In most international processes and negotiations there are, except for different views based in real differences, also knowledge gaps that have to be understood before solutions and results can be reached. To help facilitate knowledge exchange, and also co-creation of knowledge, SwedBio has been co-organising several “multi-actor dialogues”, bringing together diverse actors such as UN organisations, governments, scientists, civil society – including indigenous peoples and local communities organisations – as well as private sector.
"The biggest single opportunity we have is dialogue"
These multi-actor dialogues are based on the conviction that all the participants together can craft a suite of solutions, rather than assuming there is a single answer that fits all.
This approach encourages active listening with the intention to understand each other's viewpoints, find meaning and agreement, rather than listening to imposed positions, finding flaws and make counterarguments. It is about revealing assumptions for reevaluation.
Three distinctive features differentiate a dialogue from a discussion, when all three are present, a conversation is transformed into a dialogue:
1. Equality and the absence of coercive influences
2. Listening with empathy
3. Bringing assumptions into the open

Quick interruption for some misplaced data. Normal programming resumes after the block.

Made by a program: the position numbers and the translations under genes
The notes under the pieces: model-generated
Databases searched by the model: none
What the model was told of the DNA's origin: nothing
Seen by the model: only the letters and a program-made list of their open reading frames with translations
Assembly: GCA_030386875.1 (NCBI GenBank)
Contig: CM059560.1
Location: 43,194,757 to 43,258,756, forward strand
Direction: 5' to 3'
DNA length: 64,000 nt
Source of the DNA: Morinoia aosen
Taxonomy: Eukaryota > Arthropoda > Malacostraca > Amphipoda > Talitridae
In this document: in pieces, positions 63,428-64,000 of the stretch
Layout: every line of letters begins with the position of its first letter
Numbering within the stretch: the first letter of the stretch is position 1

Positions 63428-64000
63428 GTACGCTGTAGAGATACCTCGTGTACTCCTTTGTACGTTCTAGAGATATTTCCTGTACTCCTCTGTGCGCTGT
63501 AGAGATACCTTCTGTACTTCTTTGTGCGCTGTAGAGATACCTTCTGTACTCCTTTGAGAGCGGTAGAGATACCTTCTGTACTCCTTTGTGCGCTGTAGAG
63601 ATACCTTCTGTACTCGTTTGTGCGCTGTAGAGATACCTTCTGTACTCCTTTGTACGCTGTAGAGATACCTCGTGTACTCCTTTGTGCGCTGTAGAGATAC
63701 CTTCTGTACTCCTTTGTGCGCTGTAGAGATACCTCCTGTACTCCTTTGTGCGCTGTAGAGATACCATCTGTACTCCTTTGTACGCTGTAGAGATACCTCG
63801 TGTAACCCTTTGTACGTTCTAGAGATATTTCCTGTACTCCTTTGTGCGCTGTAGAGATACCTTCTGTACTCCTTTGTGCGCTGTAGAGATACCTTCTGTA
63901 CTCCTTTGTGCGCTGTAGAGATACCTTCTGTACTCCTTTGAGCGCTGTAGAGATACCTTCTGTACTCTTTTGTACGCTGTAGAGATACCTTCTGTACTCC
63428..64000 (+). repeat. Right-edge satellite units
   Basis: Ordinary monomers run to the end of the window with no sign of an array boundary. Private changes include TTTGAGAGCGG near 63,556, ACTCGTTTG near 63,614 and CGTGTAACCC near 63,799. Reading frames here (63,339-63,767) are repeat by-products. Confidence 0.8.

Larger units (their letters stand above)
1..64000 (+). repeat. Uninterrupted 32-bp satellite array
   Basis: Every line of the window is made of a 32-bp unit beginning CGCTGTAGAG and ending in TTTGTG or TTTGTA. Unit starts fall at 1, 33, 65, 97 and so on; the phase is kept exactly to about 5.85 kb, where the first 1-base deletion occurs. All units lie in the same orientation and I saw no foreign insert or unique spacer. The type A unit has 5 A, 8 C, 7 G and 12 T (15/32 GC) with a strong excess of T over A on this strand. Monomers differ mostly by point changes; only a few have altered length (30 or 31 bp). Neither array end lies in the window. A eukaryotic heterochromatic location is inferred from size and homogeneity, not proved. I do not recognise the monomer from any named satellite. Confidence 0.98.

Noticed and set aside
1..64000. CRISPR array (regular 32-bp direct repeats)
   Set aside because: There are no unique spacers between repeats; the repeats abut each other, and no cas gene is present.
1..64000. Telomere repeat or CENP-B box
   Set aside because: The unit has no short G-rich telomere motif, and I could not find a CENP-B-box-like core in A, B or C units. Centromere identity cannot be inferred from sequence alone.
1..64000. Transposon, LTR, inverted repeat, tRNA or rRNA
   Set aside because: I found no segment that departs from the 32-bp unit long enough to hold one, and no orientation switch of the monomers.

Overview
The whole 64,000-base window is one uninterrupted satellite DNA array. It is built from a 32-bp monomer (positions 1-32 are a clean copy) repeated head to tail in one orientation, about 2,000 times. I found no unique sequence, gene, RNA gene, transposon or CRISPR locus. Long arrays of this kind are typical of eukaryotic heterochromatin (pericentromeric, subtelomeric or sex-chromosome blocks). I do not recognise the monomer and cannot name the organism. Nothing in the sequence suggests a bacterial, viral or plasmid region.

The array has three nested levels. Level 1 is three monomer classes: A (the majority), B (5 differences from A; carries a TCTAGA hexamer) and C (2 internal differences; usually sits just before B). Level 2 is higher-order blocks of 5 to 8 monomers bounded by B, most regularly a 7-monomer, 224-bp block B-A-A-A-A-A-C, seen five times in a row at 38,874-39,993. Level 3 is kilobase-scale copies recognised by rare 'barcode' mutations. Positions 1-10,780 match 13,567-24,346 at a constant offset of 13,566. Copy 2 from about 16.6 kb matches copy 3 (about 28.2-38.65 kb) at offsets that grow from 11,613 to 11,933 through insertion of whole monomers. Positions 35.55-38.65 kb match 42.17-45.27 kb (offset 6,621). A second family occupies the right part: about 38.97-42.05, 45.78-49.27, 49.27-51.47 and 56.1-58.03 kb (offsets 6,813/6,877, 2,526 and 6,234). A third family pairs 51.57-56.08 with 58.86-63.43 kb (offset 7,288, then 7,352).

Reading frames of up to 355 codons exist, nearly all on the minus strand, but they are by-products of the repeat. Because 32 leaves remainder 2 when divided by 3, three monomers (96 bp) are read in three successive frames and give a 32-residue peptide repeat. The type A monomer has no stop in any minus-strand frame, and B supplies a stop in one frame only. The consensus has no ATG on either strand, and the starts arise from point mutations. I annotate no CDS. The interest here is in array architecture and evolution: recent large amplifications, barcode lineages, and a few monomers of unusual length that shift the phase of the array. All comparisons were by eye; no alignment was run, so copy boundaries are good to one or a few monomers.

The method used for the dialogue seminars organised by SwedBio includes a thorough process with consultations and interviews regarding aim and agenda – the dialogue starts from day one in the planning process for ownership with the diverse actors involved. They are held under under the Chatham House Rule, and includes keynote presentations, case studies, round table discussions and field trips, all planned for so that different groups can connect across language, cultural and political barriers.
Literature in the field includes: The magic of dialogue; transforming
conflict into cooperation, Yankelovich, D., 2001; and Solutions,
Costanza, R., 2010
Read more about SwedBio’s multi-actor dialogues:
Examples of dialogues
Research news | 2018-11-20
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New report projects area of habitat larger than New Zealand could be lost to urbanization over next 20 years
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The fifth in a series of seven "deep dives" looking into the connections between resilience and development
Research news | 2018-11-13
First assessment of planetary boundaries for antibiotic and pesticide resistance shows several are already crossed